Western Makran is one of the few subduction zones left with a largely unconstrained seismogenic potential. According to the sparse GPS stations, the subduction is accumulating some strain to be released during future earthquakes. To enhance the seismic hazard assessment, we here propose to study the finite deformation of the western Makran accretio...
Preprint
Full-text available
The long-term erosion of steep landscapes is punctuated by dramatic erosional events that can remove significant amount of sediments within a time-scale shorter than a seismic cycle. However, the role of such large erosional events on seismicity is poorly understood. We use QDYN, a quasi-dynamic numerical model of earthquake cycles to investigate t...
Article
The Amazon Fan provides a natural laboratory to study the generation of overpressure, due to rapid late Cenozoic burial that has resulted in gravitational collapse above shale detachments. Here we examine collapse systems for the first time using the techniques of petroleum systems analysis. We propose an integrated methodology based on numerical m...
Article
Full-text available
At subduction zones, transient aseismic slip occurs either as afterslip following a large earthquake or as episodic slow slip events during the interseismic period. Afterslip and slow slip events are usually considered as distinct processes occurring on separate fault areas governed by different frictional properties. Continuous GPS (Global Positio...
Article
Full-text available
Although patterns of interseismic strain accumulation above subduction zones are now routinely characterised using geodetic measurements, their physical origin, persistency through time, and relationships to seismic hazard and long-term deformation are still debated. Here, we use GPS and morphological observations from southern Mexico to explore po...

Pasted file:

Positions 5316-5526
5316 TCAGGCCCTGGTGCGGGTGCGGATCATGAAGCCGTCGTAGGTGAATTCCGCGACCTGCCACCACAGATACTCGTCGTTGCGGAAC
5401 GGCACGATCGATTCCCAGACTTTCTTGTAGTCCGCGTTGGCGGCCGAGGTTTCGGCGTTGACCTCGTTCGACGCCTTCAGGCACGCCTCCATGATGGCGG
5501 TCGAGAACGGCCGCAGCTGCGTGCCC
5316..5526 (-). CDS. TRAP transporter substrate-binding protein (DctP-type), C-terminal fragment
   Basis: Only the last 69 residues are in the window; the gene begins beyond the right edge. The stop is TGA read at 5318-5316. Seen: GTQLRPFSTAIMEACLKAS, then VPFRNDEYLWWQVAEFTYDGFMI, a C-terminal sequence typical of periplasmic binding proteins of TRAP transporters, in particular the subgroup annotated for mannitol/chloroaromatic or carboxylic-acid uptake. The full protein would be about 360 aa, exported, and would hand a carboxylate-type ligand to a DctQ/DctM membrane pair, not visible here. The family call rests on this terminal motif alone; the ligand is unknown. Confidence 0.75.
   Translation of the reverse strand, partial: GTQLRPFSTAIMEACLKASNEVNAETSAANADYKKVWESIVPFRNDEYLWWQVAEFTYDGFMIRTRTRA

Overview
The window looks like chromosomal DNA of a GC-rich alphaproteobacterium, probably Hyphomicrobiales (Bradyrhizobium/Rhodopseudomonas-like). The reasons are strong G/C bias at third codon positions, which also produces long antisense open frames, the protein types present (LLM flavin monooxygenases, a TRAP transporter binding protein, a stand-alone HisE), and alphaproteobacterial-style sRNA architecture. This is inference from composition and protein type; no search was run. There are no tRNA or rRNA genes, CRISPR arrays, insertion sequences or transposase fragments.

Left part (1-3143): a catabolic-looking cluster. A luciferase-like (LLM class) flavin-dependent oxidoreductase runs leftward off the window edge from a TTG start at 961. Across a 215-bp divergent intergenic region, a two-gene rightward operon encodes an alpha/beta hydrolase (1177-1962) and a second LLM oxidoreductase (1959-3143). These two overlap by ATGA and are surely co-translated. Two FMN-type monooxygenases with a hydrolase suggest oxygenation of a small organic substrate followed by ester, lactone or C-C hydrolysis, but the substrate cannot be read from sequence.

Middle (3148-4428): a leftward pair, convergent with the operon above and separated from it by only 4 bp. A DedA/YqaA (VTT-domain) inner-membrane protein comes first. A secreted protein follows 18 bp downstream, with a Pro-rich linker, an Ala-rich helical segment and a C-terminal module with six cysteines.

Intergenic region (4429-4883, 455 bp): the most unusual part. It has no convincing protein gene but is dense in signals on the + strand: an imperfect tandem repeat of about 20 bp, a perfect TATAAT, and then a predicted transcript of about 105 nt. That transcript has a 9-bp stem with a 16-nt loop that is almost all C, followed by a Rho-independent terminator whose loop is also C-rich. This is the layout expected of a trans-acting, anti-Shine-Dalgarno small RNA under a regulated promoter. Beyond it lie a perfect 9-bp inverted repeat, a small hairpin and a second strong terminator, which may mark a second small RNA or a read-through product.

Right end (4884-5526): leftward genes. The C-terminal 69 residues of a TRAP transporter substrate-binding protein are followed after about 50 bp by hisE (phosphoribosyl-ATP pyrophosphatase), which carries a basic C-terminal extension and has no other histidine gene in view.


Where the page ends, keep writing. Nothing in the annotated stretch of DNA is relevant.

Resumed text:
Article
Full-text available
The very large slip up to the subduction front of the 2011 Tohoku-Oki (Japan) earthquake has challenged our classic view of the megathrust undergoing only aseismic slip at shallow depth. Furthermore, the enhancement of tsunamis during frontal rupturing has increased concern about tsunami risks. Recent seismic reflection images from the Sumatra subd...
Chapter
Although patterns of interseismic strain accumulation above subduction zones are now routinely characterised using geodetic measurements, their physical origin, persistency through time, and relationships to seismic hazard and long-term deformation are still debated. Here, we use GPS and morphological observations from southern Mexico to explore po...
Conference Paper
The 2004 Sumatra and 2011 Japan earthquakes took the community by surprise because they ruptured frontal sections of megathrust thought to slip aseismically. Studying the deformation of accretionary prisms can help in characterizing the specific structures associated to frontal propagation and determining the mechanical properties leading to this b...
Article
Full-text available
The Sumatra subduction zone is one of the most seismically active subduction zones. Although there have been three Mw≥8.4 earthquakes in the region, including the disastrous 2004 Mw=9.2 Sumatra-Andaman earthquake, a 500 km long patch around Mentawai Islands is still locked and could produce a large megathrust earthquake. If the rupture propagates t...
Article
Full-text available
We use numerical modeling to investigate fault properties that explain key features of the 2011 Mw 9.0 Tohoku-Oki earthquake as well as the overall regional behavior of the NE Japan Megathrust. In particular, we study the possibility that slip near the trench resulted from thermal pressurization on a shallow patch of the megathrust, and investigate...
Conference Paper
A better understanding of the relation between the structural geology and the morphology of forearc wedges with frictional properties could provide insights on earthquake mechanics. Therefore, we study, with simple mechanical analysis allowing for inverse studies, the three subduction zones that produced the major earthquakes of the 21st century :...
Article
Full-text available